Studio Visit

Inside The Experimental + Ever Changing Practice Of Astrid Salomon's 'Bastard Ceramics'

No two collections by Bastard Ceramics will ever be the same. Artist Astrid Salomon relies on emotions and material to dictate her direction, rather than sticking to a specific shape or style.

Although she’s in the early days of ‘finding her voice’, she’s already exhibited in Milan and Australia. See her captivating work below!

Bea Taylor

Astrid Salomon, of Bastard Ceramics, in her Mornington Peninsula studio. Photo – Astrid Salomon

Pieces from ‘Brutales’ (top left), ‘Guardian’ (top right), ‘Resilience’ (middle right) and ‘Volumes’ (bottom left) all sit together in Astrid’s studio. Photo – Astrid Salomon

‘My inspirations can emerge from anything, I do love picking up stones and rocks (my son does too, so our house has quite a collection). But it can be just a part of something completely random that connects with me somehow and triggers an idea,’ she says. Photo – Astrid Salomon

Pieces from her ‘Resilience’ collection, ‘Volumes’ series, and ‘A Family Affair’. Photo – Astrid Salomon

In some of her early work Astrid experimented with different glaze techniques. Photo – Astrid Salomon

‘When I start a new series of work, the approach it quite playful, I respond to the clay as I am building,’ she explains. Photo – Astrid Salomon

‘Sometimes I don’t know where I am headed when making, as it feels the work offers itself in the process, but I trust this lead and follow to what feels right,’ she says. Photo – Astrid Salomon

A piece from Astrid’s ‘Brutales’ collection in 2021. Photo – Astrid Salomon

‘I often wonder if anyone can follow my seemingly erratic changes. But I am still in my early years of making finding my voice,’ she says. Photo – Astrid Salomon

Photo – Astrid Salomon

From left: ‘Intersection‘ and ‘Resilience No.31‘ by Astrid Salomon. Photo – Astrid Salomon

Pieces from Astrid’s new ‘Volume‘ series. Photo – Astrid Salomon

Resilience No.31‘ by Astrid Salomon. Photo – Astrid Salomon

Bea Taylor
5th of April 2023

Before the pandemic hit, Astrid Salomon was a full-time fashion photographer. She’d lived in Berlin, New York and Hamburg, and had only recently returned to Melbourne before the city found itself in lockdown. 

‘We were not able to work. It was a complete shutdown in our industry,’ she says. ‘So, I did a deep dive into ceramics, and it escalated rather quickly.’ 

Which, in truth, is putting it lightly. A year after the pandemic hit she exhibited her work at 1000Vases in Milan 2021, where her pieces were chosen to feature on the campaign posters throughout the city. Later that year she was approached to submit her work for a group show in Sydney with Michael Reid. In late 2022 Craft Victoria asked her to do a virtual open show, and then again to participate in their ‘Blue’ show in January this year.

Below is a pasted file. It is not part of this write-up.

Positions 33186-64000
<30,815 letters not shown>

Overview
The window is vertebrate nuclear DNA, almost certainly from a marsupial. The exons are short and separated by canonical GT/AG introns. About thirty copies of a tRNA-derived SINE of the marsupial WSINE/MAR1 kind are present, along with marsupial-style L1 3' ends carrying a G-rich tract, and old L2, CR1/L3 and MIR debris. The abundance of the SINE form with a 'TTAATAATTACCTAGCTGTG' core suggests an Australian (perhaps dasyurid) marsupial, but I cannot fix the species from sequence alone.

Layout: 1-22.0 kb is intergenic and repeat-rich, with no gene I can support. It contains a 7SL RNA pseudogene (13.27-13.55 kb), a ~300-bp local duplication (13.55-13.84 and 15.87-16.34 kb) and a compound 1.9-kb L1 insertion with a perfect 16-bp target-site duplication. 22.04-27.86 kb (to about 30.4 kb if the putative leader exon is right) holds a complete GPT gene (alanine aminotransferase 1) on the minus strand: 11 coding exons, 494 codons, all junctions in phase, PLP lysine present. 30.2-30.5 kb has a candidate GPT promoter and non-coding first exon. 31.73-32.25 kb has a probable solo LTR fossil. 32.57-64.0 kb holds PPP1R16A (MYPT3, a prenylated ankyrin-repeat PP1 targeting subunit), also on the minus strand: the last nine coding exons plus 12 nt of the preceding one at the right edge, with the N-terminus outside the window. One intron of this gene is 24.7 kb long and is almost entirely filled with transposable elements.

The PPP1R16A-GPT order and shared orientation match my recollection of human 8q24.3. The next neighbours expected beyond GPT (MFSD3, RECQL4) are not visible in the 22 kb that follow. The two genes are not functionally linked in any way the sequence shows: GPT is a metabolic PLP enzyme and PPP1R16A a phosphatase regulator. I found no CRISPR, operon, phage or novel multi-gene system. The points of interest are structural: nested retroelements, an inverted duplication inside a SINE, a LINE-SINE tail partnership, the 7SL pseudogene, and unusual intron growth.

Thus, Bastard Ceramics became a name in Australia’s creative scene faster than Astrid would have guessed. ‘Little did I know I would have an audience other than my friends,’ she explains. ‘I love making ceramics but I also like to disrupt by not sticking to one thing. So, to me it seemed right to choose a controversial name that basically says, yes, I have a bastard child and gosh I love it to bits!’

Her work is ever changing, as she experiments with techniques and allows her emotions to guide her direction. ‘Sometimes I process difficult emotions through my work and the piece created is a sort of answer to a question I haven’t voiced out loud,’ she explains. ‘I have a strong connection to the material rather than a specific shape. And sometimes it very much feels like an inner dialogue. That is also why I cannot make the very same work over and over again.’ 

Her first collection, ‘A Family Affair’, was angular and raw. ‘Brutales’ in 2021 explored a more chunky modern stone-age style. ‘Guardian’ in 2022 took a more delicate approach with funnel-like vases and painterly glaze. ‘Resilience’ explores larger, classic vase shapes with spiky armour, whilst ‘Volumes‘, looks at fluid, undulating forms. 

‘I feel like my pieces like to keep their own voice, not one is like the other, they might be related or inform the next work,’ she says.

It’s what makes Astrid’s work so exciting; you never know what’s next. 

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